Where do I begin?
There were once four of us. Scientists, or so we thought.
What I have seen since those first few days has proven we were never scientists, just kids with a toy chemical set. Mere babes who knew how to make sugar-water.
Where am I now? I do not know. I don’t think anyone knows where I am now. I know where I’m not and that frightens me.
In the beginning it was exciting and exhilarating. The newness was all encompassing and fed our creative hungers. It wasn’t long before that changed.
I don’t often have the luxury of contemplation on who I once was or who I am growing into. I only know that I’m alive and my friends are not.
This morning, if it was morning, I gazed out at a most beautiful sight. A vast city lying atop mile thick columns of pinkish rock. It looked like something out of a science fiction painting, but it was not a painting.
As my vessel approached I grew apprehensive but my apprehension was not over what lived in this city in the clouds. No, my apprehension was the knowledge that this great civilization would be like the others I had visited. Empty, cold, dead.
Let me tell you about my vessel. I call it a vessel because it is a vessel. It is not a ship, not in traditional sense a ship is known or seen as. It is more akin to a cargo container. A box that moves. I don’t know how it moves and I no longer much care. I only know that it does move.
When we first found the vessel, (or did the vessel find us) the four of us were working at a dig site in the Antarctic. A prior research team had recorded some anamolous readings under a heavy sheet of ice near where the Ross ice shelf meets the mainland. We were sent to investigate.
John Mertain was our specialist in all areas magnetic. He had graduated from MIT with a doctorate in magnetic engineering. I not to sure what he did to earn that but I do know some of his theories helped shape the maglev rail system that was used to catapult cargo up into orbit for construction of the space platform. He was a jovial type as well, fun to be around.
Megan Kurn was an animal handler. It was her job to keep the dogs in line. You might be wondering why we had a dog handler on our team but a quick history search will explain that away. Namely in regards to who made it to the south pole first.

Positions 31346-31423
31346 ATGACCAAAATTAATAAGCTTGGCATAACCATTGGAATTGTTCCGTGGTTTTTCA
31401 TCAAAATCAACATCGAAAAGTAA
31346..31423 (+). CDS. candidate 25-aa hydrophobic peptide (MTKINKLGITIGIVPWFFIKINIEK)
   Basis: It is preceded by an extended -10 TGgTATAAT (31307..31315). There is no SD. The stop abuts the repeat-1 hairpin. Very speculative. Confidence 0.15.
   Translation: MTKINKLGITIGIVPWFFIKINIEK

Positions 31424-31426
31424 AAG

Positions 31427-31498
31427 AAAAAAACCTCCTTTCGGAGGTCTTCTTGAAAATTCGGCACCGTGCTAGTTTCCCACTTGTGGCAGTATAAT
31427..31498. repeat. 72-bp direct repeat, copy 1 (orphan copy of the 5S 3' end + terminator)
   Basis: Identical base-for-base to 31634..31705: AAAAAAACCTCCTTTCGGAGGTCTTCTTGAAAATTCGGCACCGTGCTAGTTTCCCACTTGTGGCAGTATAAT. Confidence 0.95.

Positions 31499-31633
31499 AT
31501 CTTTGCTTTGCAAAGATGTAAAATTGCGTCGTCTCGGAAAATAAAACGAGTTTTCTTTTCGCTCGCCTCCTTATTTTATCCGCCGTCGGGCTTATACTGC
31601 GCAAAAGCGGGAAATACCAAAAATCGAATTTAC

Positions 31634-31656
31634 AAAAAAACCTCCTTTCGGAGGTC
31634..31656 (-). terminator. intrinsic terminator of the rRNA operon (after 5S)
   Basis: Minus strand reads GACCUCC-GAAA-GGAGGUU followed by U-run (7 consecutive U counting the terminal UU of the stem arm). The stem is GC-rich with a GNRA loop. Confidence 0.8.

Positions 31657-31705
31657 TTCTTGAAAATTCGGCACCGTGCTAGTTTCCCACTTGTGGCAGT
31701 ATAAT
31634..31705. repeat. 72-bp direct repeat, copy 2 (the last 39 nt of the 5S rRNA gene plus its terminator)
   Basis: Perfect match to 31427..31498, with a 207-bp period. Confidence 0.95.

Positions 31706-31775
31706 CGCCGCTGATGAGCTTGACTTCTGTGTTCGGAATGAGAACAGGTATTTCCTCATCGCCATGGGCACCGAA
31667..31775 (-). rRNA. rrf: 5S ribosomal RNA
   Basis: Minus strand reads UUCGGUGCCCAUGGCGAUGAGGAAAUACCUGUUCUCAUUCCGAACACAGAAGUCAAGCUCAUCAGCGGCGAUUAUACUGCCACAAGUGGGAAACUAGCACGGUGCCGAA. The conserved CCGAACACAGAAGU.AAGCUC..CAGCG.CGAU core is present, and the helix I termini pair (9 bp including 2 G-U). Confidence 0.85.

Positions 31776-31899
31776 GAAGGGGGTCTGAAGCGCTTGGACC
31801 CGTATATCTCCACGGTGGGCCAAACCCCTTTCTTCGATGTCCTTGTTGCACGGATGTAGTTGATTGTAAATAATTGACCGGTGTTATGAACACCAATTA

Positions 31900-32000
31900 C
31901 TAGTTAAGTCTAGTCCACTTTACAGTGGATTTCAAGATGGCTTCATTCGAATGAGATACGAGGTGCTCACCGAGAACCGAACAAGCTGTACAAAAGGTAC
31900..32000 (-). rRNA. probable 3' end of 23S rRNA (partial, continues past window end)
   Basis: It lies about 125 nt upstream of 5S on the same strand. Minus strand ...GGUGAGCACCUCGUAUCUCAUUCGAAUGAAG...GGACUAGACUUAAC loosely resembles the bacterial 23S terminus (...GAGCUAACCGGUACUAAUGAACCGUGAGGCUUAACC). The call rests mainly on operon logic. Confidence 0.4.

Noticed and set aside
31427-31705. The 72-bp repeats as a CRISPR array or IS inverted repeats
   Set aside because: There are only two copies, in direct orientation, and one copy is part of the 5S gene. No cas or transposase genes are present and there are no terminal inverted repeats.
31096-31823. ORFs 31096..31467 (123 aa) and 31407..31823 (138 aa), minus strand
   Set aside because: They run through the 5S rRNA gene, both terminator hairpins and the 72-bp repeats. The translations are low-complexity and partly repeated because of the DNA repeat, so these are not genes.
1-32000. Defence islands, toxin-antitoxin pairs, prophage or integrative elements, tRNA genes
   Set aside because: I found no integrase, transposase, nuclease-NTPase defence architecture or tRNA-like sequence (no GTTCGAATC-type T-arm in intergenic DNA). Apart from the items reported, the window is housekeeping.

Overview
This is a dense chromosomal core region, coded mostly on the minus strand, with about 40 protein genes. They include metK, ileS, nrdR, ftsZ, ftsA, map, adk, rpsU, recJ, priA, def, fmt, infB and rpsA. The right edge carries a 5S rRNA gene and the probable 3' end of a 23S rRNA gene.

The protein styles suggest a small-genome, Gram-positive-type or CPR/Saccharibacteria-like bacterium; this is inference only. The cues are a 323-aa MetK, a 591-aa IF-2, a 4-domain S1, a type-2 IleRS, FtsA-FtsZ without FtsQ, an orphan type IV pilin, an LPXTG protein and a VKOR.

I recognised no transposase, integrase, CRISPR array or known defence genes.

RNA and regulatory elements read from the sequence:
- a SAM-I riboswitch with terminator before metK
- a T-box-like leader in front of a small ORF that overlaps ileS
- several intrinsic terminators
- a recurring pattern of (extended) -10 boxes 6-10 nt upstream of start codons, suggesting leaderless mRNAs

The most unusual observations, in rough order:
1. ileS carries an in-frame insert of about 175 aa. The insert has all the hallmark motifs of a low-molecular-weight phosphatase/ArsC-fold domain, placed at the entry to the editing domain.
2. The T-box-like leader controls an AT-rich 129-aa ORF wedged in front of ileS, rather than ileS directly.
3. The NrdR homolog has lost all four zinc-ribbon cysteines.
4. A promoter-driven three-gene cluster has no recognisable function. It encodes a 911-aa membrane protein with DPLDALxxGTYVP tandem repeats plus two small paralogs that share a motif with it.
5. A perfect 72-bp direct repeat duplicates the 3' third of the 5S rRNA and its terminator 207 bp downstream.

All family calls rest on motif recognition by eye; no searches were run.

Pam Jenkins was our communications specialist. She was responsible for keeping us in contact with base camp and our financiers back home. She had a real knack for electronics and I think she enjoyed our unintended voyage the most… Until she died that is.
Me? I’m not that important. If I was important I would probably be dead by now.
This city in the clouds is obviously ancient. Vegetative life clings to it. Vine-like plants grow in every crack and crevice I can see. Some plants have grown so thick as to dislodge great portions of the city. Much as jungle plants on Earth overtake hidden temples in ancient Asia and South America they do the same here.
The vessel lands in a square depression. A series of lights blink inside and I hear the rush of air as the main hatch opens. I look out, but I dare not leave. I wait, and I wait some more.
Eventually, the hatch closes and the vessel departs. Up, up, up through the atmosphere I go. I know I will never see this world again. I have never been to the same world twice.
The food generator dispenses and I eat. The food has never been what I would call "tasty" but it’s not too bad either. Somehow the vessel knows what I eat and feeds me on a schedule. Everything I need to stay alive is provided, but nothing is provided to allow me to live. I am a prisoner on this vessel and every time the hatch opens I am reminded of the choice I made so long ago.
Even before we left, John was poring over the strange readings from the Antarctic survey team. He told us they were similar to the work he had done on the maglev systems. We should have listened more to what he said then. As it was, he was the first to die.
The only good luck we had was the weather. Our team was dispatched during the Antarctic summer. You couldn’t exactly walk around in a swim suit and take a dunk in the water at that temperature but we did have plenty of day light to work under.
For our camp we had a couple of cargo containers dropped in. We didn’t know just how fitting that was, until a month later when we discovered the vessel.
The vessel was buried under several hundred feet of ice. It rested on top of a strange stone platform that resisted all of our attempts at cutting. Like the vessel itself, the platform had a very strange magnetic signature about it. Though the vessel was closed when we found it did not stay that way for long.
I awaken to a sound. A beeping sound. I don’t know what the sound means. I don’t know what the strange symbols that decorate the interior of the vessel mean either. There could be a button right in front of me marked "Earth" and I would never know.
I look around in the eternal dim light that bathes the interior of the vessel. The lights tell me nothing and then the beeping stops.
I make my way to the view screen. It’s not a porthole because we saw no such thing when we discovered the vessel under the ice. The view screen shows the eternal blackness of space, or it might just be turned off. I don’t know. I don’t know anything.
I look over to the food machine and eat my breakfast. Or is it lunch? Hell, it’s always breakfast because that is what I’m doing, breaking my fast since the last meal.
I don’t know what else to do, so I try to go back to sleep.
To be continued…